There is a secondary protective mechanism for this. As well known in ICU settings, raised intracranial pressure (ICP: a term that really means CSF pressure, it does not mean vascular pressure) can cause ischemic strokes. This may seem irrelevant, but the point here is that raised ICP will force vasoconstriction due to external pressure, rather than the muscles of the arteries constricting (neurogenic/autonomic vasoconstriction). Studies have shown, albeit old studies (Pickering 1934, 1952; Shelburne 1932; Taylor 1954), that raised systemic blood pressures will cause raised ICP. I strongly believe that this is a protective response by the body to protect the cerebral arterial vessels from damage due to raised pressure. This would seem fitting with the many reports where malign hypertension is seen in concurrence with papilledema. Simultaneously, LOW CSF pressures would permit excessive cerebral vasodilation, and then especially if the primary regulatory systemic (autonomic vasoconstriction) is impaired by longstanding CVH. This would potentially explain why so many patients develop POTS “spontaneously” after, eg., a lumbar puncture or minor spontaneous CSF leak despite having normal CSF opening pressures. It also explains why taking acetazolamide (a drug that reduces CSF pressures by decreasing its production) makes these patients worse.
Patients with hypermobility are certainly more prone to developing CSF leaks than other patients (Schiewink 2004). They also seem to be more prone to general hypotension, which can be a predisposing factor. If such a patient develops TOS CVH (usually caused either by very high stress and poor posture, or head/neck trauma), they are much more susceptible to developing POTS than a patient with inherently normal blood pressure and tissue integrity. Further, as stated, many of these patients, and I am especially talking about patients who develop these problems without having suffered neck or head trauma, tend to suffer from preexisting anxiety and high stress.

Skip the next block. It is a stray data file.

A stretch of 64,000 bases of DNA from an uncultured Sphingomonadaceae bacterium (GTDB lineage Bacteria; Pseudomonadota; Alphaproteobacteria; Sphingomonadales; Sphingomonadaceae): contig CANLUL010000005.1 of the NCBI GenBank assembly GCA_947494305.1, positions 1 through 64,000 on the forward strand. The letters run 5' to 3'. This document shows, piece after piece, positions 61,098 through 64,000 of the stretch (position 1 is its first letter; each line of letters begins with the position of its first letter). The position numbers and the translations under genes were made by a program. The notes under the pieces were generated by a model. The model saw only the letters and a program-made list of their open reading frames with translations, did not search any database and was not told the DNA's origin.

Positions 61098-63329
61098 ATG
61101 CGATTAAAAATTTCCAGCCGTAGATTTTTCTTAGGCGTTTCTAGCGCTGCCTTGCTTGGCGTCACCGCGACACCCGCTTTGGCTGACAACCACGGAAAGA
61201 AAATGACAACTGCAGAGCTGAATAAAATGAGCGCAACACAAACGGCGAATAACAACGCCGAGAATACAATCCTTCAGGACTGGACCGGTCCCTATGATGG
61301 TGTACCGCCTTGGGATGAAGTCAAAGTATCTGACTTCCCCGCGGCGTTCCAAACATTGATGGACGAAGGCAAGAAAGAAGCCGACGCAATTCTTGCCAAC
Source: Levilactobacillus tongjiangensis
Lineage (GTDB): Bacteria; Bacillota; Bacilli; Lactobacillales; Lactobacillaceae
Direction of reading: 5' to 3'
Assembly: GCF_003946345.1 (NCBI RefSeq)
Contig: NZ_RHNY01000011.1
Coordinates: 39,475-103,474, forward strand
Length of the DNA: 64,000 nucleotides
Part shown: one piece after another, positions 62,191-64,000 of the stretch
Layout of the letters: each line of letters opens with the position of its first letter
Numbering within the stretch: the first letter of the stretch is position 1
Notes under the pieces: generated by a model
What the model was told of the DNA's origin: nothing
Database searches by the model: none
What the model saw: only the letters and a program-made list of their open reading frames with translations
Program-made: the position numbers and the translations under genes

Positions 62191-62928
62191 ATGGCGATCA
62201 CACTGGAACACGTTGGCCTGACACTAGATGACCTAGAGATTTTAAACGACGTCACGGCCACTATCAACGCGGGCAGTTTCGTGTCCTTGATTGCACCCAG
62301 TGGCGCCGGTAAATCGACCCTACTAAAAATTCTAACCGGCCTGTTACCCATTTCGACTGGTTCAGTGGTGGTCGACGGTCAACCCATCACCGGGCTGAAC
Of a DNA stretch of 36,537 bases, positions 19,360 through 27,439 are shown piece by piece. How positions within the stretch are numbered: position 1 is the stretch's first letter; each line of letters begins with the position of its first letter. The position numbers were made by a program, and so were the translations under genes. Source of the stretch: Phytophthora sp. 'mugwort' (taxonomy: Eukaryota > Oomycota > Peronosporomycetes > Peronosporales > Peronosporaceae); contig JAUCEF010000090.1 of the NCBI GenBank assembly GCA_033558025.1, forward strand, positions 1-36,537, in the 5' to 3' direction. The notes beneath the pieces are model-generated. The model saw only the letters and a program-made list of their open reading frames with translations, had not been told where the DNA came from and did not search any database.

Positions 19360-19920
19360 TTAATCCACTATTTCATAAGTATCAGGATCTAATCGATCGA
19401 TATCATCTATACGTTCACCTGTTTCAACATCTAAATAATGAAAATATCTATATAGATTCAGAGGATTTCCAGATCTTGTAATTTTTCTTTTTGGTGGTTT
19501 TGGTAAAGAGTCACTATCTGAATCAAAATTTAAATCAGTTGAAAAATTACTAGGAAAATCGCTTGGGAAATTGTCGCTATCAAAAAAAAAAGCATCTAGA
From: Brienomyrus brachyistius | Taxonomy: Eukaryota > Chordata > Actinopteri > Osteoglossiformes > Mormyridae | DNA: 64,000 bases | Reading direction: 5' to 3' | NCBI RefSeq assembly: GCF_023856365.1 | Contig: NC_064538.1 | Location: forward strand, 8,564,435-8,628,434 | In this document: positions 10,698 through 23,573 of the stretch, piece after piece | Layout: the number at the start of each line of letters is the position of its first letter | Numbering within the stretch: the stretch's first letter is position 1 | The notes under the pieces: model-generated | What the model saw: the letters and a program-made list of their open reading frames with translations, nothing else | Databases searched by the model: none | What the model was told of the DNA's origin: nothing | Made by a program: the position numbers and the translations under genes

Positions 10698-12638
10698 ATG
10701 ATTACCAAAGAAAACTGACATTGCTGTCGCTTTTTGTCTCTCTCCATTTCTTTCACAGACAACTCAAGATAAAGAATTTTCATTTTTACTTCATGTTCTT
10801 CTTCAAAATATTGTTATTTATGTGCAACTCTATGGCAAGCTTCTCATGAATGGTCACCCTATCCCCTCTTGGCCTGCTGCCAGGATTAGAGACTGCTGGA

To explain it simply, very high isolated head blood pressures (this will not show un a cuff exam for the arm, as it will show normal or even low pressures) will force cerebral arterial vasodilation, impair the cerebral autoregulatory system, and thus result in the paradoxical situation where head pressures are very high when lying down and very low when erected.
POTS and fatigue
Patients with POTS often suffer from symptoms similar to myalgic encephalomyelitis, and in my experience they have a similar cause. Why do these patients develop such severe fatigue, are more prone to infections, allergic reactions, and so on? I believe it has to do with the adrenal response that follows the CVH effect.
First and foremost, high cerebral blood pressures – with out without frank POTS – will result in autoregulative measures to decrease cardiac output and systemic blood pressures. This, in attempt to reduce the hypertensive burden on the brain. Even in solitude, this causes fatigue and various other symptoms. Now, as already stated clearly, when happening over the course of months and usually years, cerebral autoregulation becomes impaired to various extents. Every time the patient is upright, a paradoxical hypersympathetic response will occur to increase blood pressure, as the body needs a certain pressure to function. This means that, although the pressure is very high when lying down, the pressure gets so low when standing up that, without engaging the sympathetic system (through secretion of adrenaline and cortisol), the patient will pass out. When this happens every time the patient stands up or even remotely exerts themselves, adrenal burnout will often be the result. This causes further fatigue, brain fog, depression, cognitive decline, and immunosupression. It is thus a difficult problem to manage, because you’re damned if you do and damned if you don’t. Lying down may make you feel better, but worsens the hyperdilatory problem and autoregulation. Standing up and being active causes, often, severe adrenal burnout with its own associated constellation of symptoms.
Cofactors in the development of POTS
It should be evident by now that I consider cerebroarterial hyperdilation the main cause, or factor, in the development of POTS, and that this problem is usually caused by thoracic outlet syndrome. TOS is a very, very common problem amongst both whiplash and anxiety patients. However, I will touch upon other relevant comorbidities that are involved in the development of this problem.